Bloomberg: The slowing in core prices is more of a concern, said Michael Feroli, an economist at JPMorgan. The core rate fell following three prior recessions in which unemployment rose above 7 percent. That “suggests that core inflation could well be below zero within two years,” Feroli said in an interview.
Mish: The "Core CPI" strips out food and energy from the CPI. As a practical matter, this makes little sense. Nonetheless, with falling rents and pressure on autos and nonessential goods, I expect to see the core CPI below zero sooner rather than later.
Bloomberg: “My personal belief is that the more significant threat to price stability over the next several years stems from the disinflationary forces unleashed by the enormous slack in the economy,” Yellen, 63, said Sept. 14 in San Francisco.

Wages for U.S. workers fell for eight months in a row, dropping 5.6 percent from October 2008 to June 2009, according to Commerce Department figures. In contrast, wages continued to grow in the 1954-1955 deflation period.

“A weak labor market in a competitive environment puts downward pressure on wages,” said Stiglitz, who won the Nobel prize for economics in 2001. “So, the possibility of another actual decline in wages cannot be ruled out.”
Mish: Disposable Personal Income is negative for the first time since the late 1940's.

Disposable Personal Income
Percent Change From A Year Ago


Bloomberg: The deflation danger is compounded by household debt, said Paul Ashworth, senior U.S. economist at the consulting firm Capital Economics in Toronto. U.S. homeowners owed $13.9 trillion in the third quarter of 2008, compared with an average of $8.5 trillion in the 57 years the Fed has kept records.

“As incomes start to fall, that debt gets bigger in real terms: You have a smaller income to pay off that debt,” Ashworth said. “Deflation combined with high indebtedness can be very problematic.”
Mish: Indeed “Deflation combined with high indebtedness is problematic.” The solution is to not blow debt bubbles rather than attempting to keep them inflated as Geithner and Bernanke are doing. The way to not blow debt bubbles is to get rid of the Fed and fractional reserve lending.
Bloomberg: Rodney McMullen, president of Cincinnati-based Kroger, blamed price reductions for second-quarter earnings that fell 10.5 percent short of analysts’ estimates.

“We certainly sold more units. But lower retail prices and profit per unit pressured” results, McMullen told analysts in a Sept. 15 conference call. “We began to see deflation.”

At Wal-Mart Stores Inc., the world’s largest retailer, “headwinds” from deflation were in part responsible for a 1.4 percent drop in second-quarter revenue to $100.9 billion, chief financial officer Thomas Schoewe told analysts Aug. 13.
Mish: Kroger, Costco, and Walmart are all blaming deflation for decreased earnings. Gee, who could have possibly predicted that? Certainly not your average inflationista.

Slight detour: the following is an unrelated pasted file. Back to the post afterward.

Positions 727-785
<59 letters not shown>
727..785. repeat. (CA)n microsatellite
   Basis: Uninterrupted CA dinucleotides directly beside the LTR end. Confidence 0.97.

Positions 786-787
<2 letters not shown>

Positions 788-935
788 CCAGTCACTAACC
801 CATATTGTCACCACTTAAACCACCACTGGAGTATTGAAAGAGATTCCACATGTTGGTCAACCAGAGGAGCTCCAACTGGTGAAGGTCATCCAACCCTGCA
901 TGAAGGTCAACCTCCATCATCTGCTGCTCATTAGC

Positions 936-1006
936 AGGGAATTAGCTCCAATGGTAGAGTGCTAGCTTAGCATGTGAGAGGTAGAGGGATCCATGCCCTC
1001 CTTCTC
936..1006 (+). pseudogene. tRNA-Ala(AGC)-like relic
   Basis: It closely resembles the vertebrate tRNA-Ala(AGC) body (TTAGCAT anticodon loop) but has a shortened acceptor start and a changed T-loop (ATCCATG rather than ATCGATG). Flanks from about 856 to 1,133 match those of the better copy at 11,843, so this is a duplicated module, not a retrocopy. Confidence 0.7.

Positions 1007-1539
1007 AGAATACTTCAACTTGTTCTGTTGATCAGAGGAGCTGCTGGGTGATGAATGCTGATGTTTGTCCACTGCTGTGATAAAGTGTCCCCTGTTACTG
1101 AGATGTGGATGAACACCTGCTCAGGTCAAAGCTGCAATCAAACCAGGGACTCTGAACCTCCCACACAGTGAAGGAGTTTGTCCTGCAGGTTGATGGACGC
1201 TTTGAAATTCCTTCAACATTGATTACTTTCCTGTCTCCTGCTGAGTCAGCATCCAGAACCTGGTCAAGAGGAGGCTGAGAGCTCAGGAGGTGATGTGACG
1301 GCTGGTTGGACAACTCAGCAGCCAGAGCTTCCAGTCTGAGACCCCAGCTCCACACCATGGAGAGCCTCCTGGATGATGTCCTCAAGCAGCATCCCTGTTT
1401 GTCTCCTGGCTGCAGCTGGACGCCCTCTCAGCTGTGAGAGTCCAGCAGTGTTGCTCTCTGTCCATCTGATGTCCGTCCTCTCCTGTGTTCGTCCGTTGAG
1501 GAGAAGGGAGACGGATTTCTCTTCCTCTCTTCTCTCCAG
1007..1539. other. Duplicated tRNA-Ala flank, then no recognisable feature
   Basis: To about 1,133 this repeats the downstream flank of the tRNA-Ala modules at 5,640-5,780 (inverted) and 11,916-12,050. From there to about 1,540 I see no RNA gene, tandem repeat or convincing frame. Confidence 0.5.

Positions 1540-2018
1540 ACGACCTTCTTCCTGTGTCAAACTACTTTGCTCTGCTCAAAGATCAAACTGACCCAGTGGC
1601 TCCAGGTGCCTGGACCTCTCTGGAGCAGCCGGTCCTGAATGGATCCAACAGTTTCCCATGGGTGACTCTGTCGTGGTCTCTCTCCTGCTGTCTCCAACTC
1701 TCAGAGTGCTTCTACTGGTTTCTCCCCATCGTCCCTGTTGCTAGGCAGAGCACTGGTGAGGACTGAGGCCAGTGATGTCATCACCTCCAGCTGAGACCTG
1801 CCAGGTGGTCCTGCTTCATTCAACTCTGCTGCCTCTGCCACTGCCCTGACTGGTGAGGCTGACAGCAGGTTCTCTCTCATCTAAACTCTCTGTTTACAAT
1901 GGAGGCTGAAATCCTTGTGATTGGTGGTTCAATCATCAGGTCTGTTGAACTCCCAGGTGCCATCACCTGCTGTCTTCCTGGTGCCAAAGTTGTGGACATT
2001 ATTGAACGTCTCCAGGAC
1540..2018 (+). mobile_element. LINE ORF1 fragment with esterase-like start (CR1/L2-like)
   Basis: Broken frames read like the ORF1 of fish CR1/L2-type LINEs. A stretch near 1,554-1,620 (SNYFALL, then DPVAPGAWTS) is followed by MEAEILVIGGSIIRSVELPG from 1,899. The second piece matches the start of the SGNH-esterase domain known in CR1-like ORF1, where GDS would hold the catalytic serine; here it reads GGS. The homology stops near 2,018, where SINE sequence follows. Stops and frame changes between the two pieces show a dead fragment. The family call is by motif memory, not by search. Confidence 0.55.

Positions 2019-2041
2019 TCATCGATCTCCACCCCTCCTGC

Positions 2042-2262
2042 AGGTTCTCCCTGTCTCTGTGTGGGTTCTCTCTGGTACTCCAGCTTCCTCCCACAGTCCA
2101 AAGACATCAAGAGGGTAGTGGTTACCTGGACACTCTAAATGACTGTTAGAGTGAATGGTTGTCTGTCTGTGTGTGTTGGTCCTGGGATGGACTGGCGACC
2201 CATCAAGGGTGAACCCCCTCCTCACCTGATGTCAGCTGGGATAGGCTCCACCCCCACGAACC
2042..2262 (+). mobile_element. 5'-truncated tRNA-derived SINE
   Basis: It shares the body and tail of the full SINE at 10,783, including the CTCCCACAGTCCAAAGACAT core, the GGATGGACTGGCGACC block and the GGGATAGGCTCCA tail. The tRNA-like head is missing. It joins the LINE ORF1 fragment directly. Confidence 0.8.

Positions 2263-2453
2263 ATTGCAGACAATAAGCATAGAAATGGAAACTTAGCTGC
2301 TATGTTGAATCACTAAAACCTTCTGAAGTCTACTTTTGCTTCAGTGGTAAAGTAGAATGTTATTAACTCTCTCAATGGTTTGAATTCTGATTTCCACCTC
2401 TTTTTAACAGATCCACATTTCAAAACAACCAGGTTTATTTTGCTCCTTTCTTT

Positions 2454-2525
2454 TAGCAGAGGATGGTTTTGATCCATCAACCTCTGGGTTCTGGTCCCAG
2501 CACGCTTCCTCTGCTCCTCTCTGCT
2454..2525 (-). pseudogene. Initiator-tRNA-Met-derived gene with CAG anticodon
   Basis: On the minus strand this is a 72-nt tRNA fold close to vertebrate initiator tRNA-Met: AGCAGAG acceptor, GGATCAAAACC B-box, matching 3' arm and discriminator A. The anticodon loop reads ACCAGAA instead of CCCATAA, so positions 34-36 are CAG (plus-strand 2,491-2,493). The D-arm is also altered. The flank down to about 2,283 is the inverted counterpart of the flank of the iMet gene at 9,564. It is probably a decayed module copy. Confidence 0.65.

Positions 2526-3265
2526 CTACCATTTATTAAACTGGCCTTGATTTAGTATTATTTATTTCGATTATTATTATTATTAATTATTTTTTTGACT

Furthermore, Treasury yields (although up from December) are still at previously unprecedented lows.

Rosenberg and Tavakoli on Deflation

Inquiring minds are interested in what economist Dave Rosenberg has to say. Please consider Rosenberg: “We are certainly in a deflationary state”.

If you have not yet done so listen to an excellent On The Edge interview with Max Keiser regarding derivatives and debt levels, Janet Tavakoli: Risk of deflationary collapse greater now than in 2007

Twilight Zone Owners' Equivalent Rent

Finally, those who think inflation is best measured by the CPI should consider BLS Owner's Equivalent Rent Numbers From Twilight Zone.

The CPI is massively overstated here, not by my preferred measure (Case-Shiller CPI), but rather by the BLS's preferred measurement.

Deflation Denial Phase Is Over

In light of all of the above, the deflation "denial phase" should now be over for all but the most stubborn inflationistas. The "recognition phase" has finally arrived. The Bernanke "panic phase" is waiting on deck.

Please note that Bernanke's Deflation Preventing Scorecard is a perfect zero. Lord knows what Bernanke will try next.

The Real Threat

We are already in uncharted territory, and the risk is what the Fed, Congress, the Treasury department, the Administration, and central bankers globally do to prevent something that needs to happen: the liquidation of malinvestments and debt.

Thus the "real threat" (and risk) is not deflation, but rather the foolish attempts by Keynesian clowns to circumvent what needs happen.

Japan is proof that such efforts are futile. Note that Japan is once again back in deflation, and all the government has to show for its efforts is debt equaling 150% of GDP. Falling prices, lower wages, lower asset prices, and especially debt liquidation are not to be feared, they are a necessary part of the healing process, lest the country stagnate for years.

Mike "Mish" Shedlock
http://globaleconomicanalysis.blogspot.com